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Medically Reviewed

How is EMDR Therapy Used in Addiction Treatment?

- 5 sections

Medically Verified: 2/1/24

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medically-verified

All of the information on this page has been reviewed and verified by a certified addiction professional.

Living with addiction can harm your mental and physical health, cause strained relationships, and lead to legal and financial trouble. Many people with an addiction to drugs and alcohol require addiction treatment to overcome this condition.

Addiction is a complex condition with roots in a person’s biology, environment, genetics, and other personal aspects. It is not sufficient to treat only the physical aspects of addiction. For someone to recover from addiction, they must go through a comprehensive treatment program that addresses all aspects of this condition.

One type of trauma therapy called Eye Movement Desensitization and Reprocessing (EMDR) has become popular in addiction treatment. Since its development in 1989, over 100,000 therapists have begun to use EMDR therapy in addiction treatment to help people overcome the anxiety, stress, and trauma that contribute to their substance abuse.

Learning about EMDR therapy for trauma may help you prepare for treatment and help you make informed decisions about your care.

What is EMDR Therapy for Trauma?

Eye Movement Desensitization and Reprocessing (EMDR) therapy has reported benefits for healing trauma. EMDR is believed to work by helping people process their emotions about a traumatic event differently. By changing the way the brain processes trauma, EMDR may help lower the intensity of a person’s feelings around the event.[1]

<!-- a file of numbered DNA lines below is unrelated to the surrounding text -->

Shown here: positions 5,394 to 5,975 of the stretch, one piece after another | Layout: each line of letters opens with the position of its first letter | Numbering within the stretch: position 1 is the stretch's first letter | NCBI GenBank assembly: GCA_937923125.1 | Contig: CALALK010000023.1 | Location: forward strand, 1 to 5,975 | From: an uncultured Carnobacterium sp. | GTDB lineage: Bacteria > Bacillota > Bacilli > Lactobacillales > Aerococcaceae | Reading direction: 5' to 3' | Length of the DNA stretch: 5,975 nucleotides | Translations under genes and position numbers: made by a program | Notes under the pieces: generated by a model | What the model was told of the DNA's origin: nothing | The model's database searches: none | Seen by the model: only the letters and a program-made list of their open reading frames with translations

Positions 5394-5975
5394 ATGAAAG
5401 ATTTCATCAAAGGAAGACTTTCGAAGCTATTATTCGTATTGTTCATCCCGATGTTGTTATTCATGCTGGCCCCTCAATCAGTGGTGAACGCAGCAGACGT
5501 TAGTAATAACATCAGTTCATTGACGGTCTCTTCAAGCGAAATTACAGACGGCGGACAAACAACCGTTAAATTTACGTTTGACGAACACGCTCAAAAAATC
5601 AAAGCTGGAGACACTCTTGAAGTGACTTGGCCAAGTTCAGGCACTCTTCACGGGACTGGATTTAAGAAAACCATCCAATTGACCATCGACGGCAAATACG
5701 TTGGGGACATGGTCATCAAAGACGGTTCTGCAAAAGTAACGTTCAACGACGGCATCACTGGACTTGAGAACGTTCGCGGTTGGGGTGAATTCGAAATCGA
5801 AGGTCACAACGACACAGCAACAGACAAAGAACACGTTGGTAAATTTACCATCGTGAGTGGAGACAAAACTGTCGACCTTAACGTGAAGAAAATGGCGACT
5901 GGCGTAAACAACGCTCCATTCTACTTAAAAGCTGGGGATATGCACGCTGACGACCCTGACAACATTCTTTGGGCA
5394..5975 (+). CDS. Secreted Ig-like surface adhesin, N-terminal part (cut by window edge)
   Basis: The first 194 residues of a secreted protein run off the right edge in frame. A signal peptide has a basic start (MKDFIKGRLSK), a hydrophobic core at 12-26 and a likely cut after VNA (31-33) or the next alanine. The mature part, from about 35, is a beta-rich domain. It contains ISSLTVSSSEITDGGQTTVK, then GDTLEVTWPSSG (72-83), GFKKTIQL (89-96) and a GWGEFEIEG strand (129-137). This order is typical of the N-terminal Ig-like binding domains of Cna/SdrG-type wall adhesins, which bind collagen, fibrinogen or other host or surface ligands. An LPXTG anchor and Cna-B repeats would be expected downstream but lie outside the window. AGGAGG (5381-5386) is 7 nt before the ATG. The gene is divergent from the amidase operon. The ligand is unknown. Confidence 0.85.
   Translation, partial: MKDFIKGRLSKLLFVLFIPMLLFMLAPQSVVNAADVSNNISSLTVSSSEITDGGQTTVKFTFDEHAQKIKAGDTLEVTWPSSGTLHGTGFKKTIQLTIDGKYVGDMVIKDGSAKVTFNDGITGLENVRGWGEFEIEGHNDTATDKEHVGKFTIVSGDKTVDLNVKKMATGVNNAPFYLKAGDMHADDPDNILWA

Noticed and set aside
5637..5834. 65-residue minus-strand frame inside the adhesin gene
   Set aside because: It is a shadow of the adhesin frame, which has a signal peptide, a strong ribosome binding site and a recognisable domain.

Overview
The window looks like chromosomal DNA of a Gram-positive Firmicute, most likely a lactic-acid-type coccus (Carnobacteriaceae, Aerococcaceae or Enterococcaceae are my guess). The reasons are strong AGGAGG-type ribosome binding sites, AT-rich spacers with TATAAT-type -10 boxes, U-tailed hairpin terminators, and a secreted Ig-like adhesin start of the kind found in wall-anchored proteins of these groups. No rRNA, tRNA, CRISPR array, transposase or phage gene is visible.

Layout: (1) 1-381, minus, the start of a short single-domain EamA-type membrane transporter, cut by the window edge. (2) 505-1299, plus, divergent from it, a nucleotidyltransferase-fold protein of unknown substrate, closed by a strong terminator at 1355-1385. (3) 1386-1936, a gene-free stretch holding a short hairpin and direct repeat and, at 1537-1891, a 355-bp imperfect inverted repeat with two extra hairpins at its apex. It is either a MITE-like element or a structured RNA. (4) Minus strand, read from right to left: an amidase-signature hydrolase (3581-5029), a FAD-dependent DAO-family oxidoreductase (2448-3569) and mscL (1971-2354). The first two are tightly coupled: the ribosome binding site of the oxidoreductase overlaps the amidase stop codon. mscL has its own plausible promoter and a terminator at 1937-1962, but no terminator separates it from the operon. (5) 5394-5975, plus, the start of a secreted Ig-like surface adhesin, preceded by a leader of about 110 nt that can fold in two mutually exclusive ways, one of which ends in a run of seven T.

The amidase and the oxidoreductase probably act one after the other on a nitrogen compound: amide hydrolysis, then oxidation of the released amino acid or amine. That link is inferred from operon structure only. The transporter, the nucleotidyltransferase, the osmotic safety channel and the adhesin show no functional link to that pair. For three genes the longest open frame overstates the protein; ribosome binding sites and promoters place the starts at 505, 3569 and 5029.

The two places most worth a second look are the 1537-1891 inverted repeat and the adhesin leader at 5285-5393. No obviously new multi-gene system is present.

Therapists use EMDR in various settings, including addiction treatment programs. People usually participate in eight therapy sessions spread out over several weeks. The therapist guides the patient in a series of sporadic eye movements while the patient recalls a traumatic memory. Some people believe this can help a person’s brain store the memory differently and process the emotions around the event in a new, healthy way.

Some of the things practitioners and patients enjoy about EMDR therapy include:[2]

  • Effectiveness in treating PTSD
  • A limited number of treatments
  • No medications needed–no side effects
  • Typically costs less than other types of therapy
  • Covered by many insurance plans

This type of treatment can be effective but may not be for everyone. Some of the reported negative aspects of EMDR include:

  • Eye movements feel awkward or uncomfortable
  • Emotionally painful to recall the trauma
  • Fatigue is common after treatment sessions

Currently, there is not enough research on the long-term effectiveness of EMDR. However, many people report significant improvements in their anxiety, stress levels, and perception of trauma. These results have prompted thousands of therapists to embrace this type of therapy and use it to treat people in various settings.

Understanding the Role of Trauma in Addiction

Addiction is not simply a physical addiction. A person’s biology, environment, genetics, and history can contribute to their likelihood of developing an addiction to drugs or alcohol. One factor that can significantly raise a person’s risk of developing substance abuse or addiction is experiencing trauma.